In April 1967, Ron Jones, a history teacher at Cubberley High School in Palo Alto, California, found himself struggling to explain to his class how the German people could have fallen behind the Nazis so easily. So he decided to show them personally, creating a student movement called the Third Wave (after the common belief that the third in a series of waves is the last and largest). The movement emphasized conformity and the greater good, treating democracy and individualism as the downfall of civilization. Jones started with things like drilling his class in proper seating and posture, before moving on to discipline, salutes (which conspicuously resembled the Nazi salute), and the transformation of himself into an authoritative figure. In just two days, Jones had turned his class into a model of efficiency, discipline and community, with a marked improvement in academic achievement and motivation, and the Third Wave began to spread beyond his history class. By the end of day three, over two hundred students had been recruited, membership cards were being given out, banners were flying, and Third Wave members were telling Jones when others were violating the rules — all of which Jones hadn't told his students to do, as such incidents were completely unexpected developments.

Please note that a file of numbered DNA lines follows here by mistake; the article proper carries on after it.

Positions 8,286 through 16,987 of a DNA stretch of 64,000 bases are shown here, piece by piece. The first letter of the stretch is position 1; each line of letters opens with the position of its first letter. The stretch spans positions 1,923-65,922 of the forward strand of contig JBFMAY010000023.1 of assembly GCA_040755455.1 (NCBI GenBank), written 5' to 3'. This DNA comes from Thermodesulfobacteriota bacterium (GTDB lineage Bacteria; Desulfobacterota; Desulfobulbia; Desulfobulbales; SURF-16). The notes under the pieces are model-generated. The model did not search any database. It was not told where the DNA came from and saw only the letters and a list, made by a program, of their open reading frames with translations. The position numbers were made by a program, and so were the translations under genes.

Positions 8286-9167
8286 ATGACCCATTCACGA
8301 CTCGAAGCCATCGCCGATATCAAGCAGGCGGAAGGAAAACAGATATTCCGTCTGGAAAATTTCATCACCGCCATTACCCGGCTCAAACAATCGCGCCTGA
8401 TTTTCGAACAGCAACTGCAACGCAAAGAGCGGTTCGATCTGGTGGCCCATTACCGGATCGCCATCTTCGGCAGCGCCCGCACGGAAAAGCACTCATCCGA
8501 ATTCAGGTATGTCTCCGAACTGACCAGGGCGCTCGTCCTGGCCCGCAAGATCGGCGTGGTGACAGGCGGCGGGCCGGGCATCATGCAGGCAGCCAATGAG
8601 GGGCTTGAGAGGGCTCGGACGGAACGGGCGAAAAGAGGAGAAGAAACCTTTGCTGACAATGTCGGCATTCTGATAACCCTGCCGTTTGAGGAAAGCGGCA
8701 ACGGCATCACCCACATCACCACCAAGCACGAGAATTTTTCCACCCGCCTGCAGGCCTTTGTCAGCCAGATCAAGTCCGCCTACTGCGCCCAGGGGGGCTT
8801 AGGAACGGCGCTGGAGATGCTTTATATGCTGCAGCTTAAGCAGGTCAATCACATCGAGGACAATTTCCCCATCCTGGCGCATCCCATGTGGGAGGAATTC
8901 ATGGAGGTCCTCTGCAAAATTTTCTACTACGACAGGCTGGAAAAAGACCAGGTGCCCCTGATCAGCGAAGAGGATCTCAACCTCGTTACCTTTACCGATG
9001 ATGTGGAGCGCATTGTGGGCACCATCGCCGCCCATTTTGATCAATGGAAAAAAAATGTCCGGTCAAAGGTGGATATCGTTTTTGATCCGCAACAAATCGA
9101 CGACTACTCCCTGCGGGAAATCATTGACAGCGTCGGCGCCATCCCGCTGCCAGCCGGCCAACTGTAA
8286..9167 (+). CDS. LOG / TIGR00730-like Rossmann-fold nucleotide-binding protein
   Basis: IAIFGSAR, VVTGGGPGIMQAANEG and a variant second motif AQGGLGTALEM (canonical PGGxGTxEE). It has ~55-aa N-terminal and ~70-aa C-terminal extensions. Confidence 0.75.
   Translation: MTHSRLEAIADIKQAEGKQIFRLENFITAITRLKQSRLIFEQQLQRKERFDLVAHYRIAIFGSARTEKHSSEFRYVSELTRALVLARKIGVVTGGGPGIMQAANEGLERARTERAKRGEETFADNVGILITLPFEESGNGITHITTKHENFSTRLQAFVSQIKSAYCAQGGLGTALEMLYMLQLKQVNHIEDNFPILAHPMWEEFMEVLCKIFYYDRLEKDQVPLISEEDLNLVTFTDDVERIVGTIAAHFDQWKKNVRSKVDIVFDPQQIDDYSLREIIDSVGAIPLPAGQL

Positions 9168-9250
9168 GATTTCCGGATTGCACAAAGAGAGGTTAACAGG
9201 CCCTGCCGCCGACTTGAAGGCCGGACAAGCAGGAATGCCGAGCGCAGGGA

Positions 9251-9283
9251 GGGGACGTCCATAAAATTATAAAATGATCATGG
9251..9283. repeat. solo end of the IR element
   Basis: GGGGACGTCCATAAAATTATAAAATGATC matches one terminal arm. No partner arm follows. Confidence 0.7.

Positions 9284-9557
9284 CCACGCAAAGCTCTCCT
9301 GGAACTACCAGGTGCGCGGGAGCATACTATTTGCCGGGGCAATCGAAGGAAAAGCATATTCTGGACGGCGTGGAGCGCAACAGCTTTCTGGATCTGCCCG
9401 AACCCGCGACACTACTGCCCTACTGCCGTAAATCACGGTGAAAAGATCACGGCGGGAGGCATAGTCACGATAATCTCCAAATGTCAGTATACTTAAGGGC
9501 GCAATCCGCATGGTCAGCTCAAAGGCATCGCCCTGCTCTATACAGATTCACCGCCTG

Realizing that he was losing control of the Third Wave, Jones decided to end it. On day four, he announced that the Third Wave was actually part of a nationwide youth movement, and that tomorrow at noon, an assembly would be held in which the movement's national leader and presidential candidate would be revealed on television. At the assembly, the students were met only with an empty channel. Jones revealed a few minutes later that the entire Third Wave was an experiment in how fascism can so easily claim the hearts and minds of the masses (even those who had sworn "it can't happen here"), and played a film about Nazi Germany.
The Third Wave experiment has since been fictionalized three times. The first was The Wave, a Made-for-TV Movie starring Bruce Davison as the teacher, which aired on ABC in 1981, and later became part of their ABC Afterschool Special series. The same year, a Young Adult novelization of the movie was written by Todd Strasser under the Pen Name Morton Rhue. Finally, in 2008, the German movie Die Welle, with Jürgen Vogel as the teacher, took the already-uncomfortable premise and brought it into the very country that birthed Nazism, to show that even a place that had experienced the horror of fascism could see it happen again.
Tropes in the TV movie or the book The Wave:
- Absurdly Divided School: "The Wave" encourages discipline and a definite us/them mentality, which at first produces positive results but quickly degenerates into an elitist environment where people are getting ostracized for not joining the movement. The teacher quickly announces the movement's leader will make a televized broadcast... and shows a picture of Hitler.
- All of the Other Reindeer: Laurie gets a lot of flak for opposing the Wave after it starts. David actually hits her for it at one point, causing him to have a Heel Realization.
- Armor-Piercing Question: As Mr. Ross gives his students a "The Reason You Suck" Speech. He notes that they could have walked away at any time from The Wave. So why didn't they do it?
- Based on a True Story: As detailed above, the "Third Wave" experiment actually happened. However, a few elements are changed from the real thing, including names.